The jury law (Acts Sp. Sess. 1909, p. 305) is a general law, and is exclusive, in so far as it may operate; and it applies to all courts in the state, and repeals all laws, local, special, or general, that may be in conflict therewith. This law, however, does not repeal article 8, p. 729, of the Criminal Code, as to what may constitute a grand jury, and which provides for its formation, oath, powers, duties, and business. Section 7282 provides that at least 15 persons must be sworn on the grand jury. Section 7283 says what must be done to complete the grand jury, if 15 do not appear; and it may be that the act provides the manner of completion, in case a sufficient number do not appear to constitute a legal grand jury of 15, and, therefore, repeals section 7283 to this extent, but no further. It is no doubt the purpose of the act to provide, in most cases, for the organization of a [54 So. 698] grand jury to be composed of 18 persons, and which can, as a rule, be done, in a large majority of cases, as section 18, requires that the first 18 drawn shall constitute the grand jury, and we know that in most of the courts in this state, and especially the circuit court, there are usually petit juries needed and used during the same week that the grand jury is organized, and when this is the case there will in almost every instance be a sufficient number of persons present to assure 18 grand jurors, as the first 18 to be drawn shall constitute the grand jury; but even in this instance, if there are not enough jurors present to obtain 18 grand jurors, section 18 makes no provision requiring that the number be increased to 18, and under the terms of sections 7282,...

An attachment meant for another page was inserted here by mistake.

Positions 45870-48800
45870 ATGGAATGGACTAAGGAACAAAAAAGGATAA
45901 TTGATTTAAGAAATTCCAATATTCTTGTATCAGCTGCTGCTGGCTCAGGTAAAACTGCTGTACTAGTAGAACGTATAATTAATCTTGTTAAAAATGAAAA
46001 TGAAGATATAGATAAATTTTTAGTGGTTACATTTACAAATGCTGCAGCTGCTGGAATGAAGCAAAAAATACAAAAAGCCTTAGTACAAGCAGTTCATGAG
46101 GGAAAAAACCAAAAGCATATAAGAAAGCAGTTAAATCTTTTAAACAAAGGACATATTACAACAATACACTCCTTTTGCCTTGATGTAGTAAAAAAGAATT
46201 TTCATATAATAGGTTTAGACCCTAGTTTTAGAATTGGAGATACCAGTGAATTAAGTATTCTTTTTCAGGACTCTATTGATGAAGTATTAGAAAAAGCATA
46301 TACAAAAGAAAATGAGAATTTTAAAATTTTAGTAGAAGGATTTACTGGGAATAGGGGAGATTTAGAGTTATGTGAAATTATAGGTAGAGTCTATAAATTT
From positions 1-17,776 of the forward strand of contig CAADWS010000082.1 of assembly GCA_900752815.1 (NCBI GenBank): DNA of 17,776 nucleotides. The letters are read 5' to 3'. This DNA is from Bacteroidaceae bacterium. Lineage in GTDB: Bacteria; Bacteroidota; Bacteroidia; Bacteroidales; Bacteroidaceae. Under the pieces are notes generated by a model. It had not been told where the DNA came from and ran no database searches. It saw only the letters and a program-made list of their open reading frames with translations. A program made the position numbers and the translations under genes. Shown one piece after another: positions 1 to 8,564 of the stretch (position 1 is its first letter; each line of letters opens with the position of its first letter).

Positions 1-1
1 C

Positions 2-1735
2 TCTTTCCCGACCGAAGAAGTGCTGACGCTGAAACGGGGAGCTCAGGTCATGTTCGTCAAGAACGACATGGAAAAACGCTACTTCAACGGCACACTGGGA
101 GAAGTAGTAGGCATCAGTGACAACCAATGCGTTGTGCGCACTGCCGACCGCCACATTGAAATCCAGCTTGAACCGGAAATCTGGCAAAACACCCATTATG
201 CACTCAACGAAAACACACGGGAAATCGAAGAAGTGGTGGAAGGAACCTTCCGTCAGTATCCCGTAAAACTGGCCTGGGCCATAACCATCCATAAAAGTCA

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22 cases